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St George's Day (23 April) is celebrated true to the ritual previously associated with the Royal Northumberland Fusiliers, with red and white roses fitted to badges, drums and colours. Roses were emblazoned on the colours of all the antecedent regiments in one guise or another. The RNF and RWF displayed a united red and white rose 'slipped', that is, with stalk attached as if torn from the main stock, a symbol used by the old regiments in Dutch service to show loyalty to Mother England across the sea. The Tudor rose on the RF badge was taken from the emblem stamped into the guns they used to guard in the seventeenth century. The Red Rose of Lancaster came from the Royal Lancashire Militia via the colours of the Lancashire Fusiliers to the regimental colour today. A drummer's colour of gosling green silk is allowed to be paraded on St George's Day, a privilege given to the 5th (Northumberland) Regiment in 1836 with its unique battle honour 'Wilhelmstahl'. This resolved the regiment's transgression in carrying French standards captured at Wilhelmstahl in 1762 against regulations. Bearskins issued with the regiment's fusilier achievement similarly satisfied its self-imposed right to grenadier caps brought from the battlefield and worn by the 5th to publicise its capture of the Grenadiers de France.
The antelope mascot between kneeling handlers in RRF full dress. (MoD)
Albuhera Day (16 May) honours the two battalions of the 7th Fusiliers which withstood shot and shell in the 1811 battle before delivering a resounding charge on their tormentors. The French infantry crumbled before the fusiliers' spirited charge and panic spread along its flanks to save the day for the British line, but at a cost: the 2nd Battalion had been destroyed and its cadre was returned home to recruit back to strength.
Minden Day (1 August) remembers the 20th Foot in Germany in 1759. Their motto Omnia audax (Daring everything) was never more true than at the Battle of Minden, when they were known as 'Kingsley's Stand' after refusing to retire from the firing line when ordered to, in view of their heavy casualties. A laurel wreath awarded to the regiment after the battle in respect of its courage is the origin of the wreath on the RRF badge today. The Lancashire Fusiliers observed Minden Day by wearing red and yellow roses in the tradition of most 'Minden' regiments. LF custom demands that officers new to the mess eat a rose from a silver bowl of champagne.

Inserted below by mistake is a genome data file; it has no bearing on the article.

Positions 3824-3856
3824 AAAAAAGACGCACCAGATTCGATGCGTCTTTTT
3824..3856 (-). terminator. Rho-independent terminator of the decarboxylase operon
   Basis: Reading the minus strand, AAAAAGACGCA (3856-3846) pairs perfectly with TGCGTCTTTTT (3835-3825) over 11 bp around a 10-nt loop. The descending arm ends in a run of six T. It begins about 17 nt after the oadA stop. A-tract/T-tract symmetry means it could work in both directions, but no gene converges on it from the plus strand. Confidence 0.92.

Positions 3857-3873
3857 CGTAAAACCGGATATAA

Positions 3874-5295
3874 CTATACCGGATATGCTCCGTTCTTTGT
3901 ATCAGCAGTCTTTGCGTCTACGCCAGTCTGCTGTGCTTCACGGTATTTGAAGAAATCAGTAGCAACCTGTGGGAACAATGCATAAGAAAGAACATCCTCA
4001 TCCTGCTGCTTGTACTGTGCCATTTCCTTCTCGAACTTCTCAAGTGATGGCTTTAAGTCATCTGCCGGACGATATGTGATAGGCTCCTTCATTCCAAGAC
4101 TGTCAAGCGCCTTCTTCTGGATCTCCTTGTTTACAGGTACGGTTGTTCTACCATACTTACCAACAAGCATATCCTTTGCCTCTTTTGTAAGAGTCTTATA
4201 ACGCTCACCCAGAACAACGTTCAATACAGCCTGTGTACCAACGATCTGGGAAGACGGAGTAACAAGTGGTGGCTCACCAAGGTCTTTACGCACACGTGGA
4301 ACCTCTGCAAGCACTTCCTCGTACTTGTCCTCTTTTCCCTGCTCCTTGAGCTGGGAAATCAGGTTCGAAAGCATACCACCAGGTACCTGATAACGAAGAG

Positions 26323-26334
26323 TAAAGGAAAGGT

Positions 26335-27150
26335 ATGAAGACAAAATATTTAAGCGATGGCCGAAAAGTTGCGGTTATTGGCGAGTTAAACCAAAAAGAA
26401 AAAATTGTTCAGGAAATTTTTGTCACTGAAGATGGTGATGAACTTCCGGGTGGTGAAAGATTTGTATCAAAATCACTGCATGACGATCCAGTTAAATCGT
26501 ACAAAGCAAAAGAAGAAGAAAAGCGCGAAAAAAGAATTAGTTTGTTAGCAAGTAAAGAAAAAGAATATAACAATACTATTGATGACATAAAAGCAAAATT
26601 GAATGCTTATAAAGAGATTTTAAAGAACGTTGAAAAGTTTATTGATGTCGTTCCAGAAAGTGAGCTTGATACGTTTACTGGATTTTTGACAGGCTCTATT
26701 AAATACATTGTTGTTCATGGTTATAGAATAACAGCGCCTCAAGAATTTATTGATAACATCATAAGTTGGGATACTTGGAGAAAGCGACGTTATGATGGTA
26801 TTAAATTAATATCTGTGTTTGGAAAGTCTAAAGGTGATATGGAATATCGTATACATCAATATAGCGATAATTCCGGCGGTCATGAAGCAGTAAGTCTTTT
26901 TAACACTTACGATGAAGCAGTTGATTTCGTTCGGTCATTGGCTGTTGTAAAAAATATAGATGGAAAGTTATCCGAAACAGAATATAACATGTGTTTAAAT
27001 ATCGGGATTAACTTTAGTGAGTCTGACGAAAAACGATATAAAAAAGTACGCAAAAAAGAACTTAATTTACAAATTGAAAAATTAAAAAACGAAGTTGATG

Gallipoli Day (25 April) commemorates the beach landings on the Dardenelles in 1915, where the Lancashire Fusiliers won 'six VCs before breakfast'. The ship's bell from HMS Euryalus, which delivered the Lancashire battalions to the beaches, was used to sound time in barracks. Gallipoli Day in Bury now remembers all Lancashire Fusiliers who gave their lives in the service of their country.
Normandy Day (6 June) marks the part played by the Royal Warwickshire Regiment in the massive operation of 1944, and the losses sustained in the assault on the German stronghold at Lebissey.
The regiment's foothold in the Wolfe Society comes via the LF. James Wolfe assumed command of the 20th Regiment in 1750 and staved with it until 1756, when the outbreak of war moved him on to higher command.
The first of the Army Council's Marge regiments' was created in 1964 by bringing together old county regiments of East Anglia and the east
Midlands, most of which had a history dating back to the seventeenth century and the reign of James II.
Royal Anglians band and drums, c. 1990. Note the eccentric brass edging on the helmets of the bandsmen behind the drummers
By 1970 battalion titles were giving way to battalion nicknames. The 2nd became known as 'The Poachers' because of its Lincolnshire content and its march of the same name, and the 3rd as 'The Pompadours', an old name of the Essex inherited from the 56th Foot, whose rose purple facings happened to be the favourite colour of Madame de Pompadour. The 1st Battalion, lacking a suitable nickname, chose to be 'The Vikings', a convenient warrior appellation drawn from east coast history.
Regimental headquarters are at Gibraltar Barracks in Bury St Edmunds, the former depot of the Suffolk Regiment.
Minden roses fixed to the beret on 1 August. The black patch behind the badge is said to commemorate the death of Sir John Moore at Corunna in 1809. He was buried by men of the 9th (East Norfolk) Regiment 'darkly and at dead of night'. (Grenadier Publishing)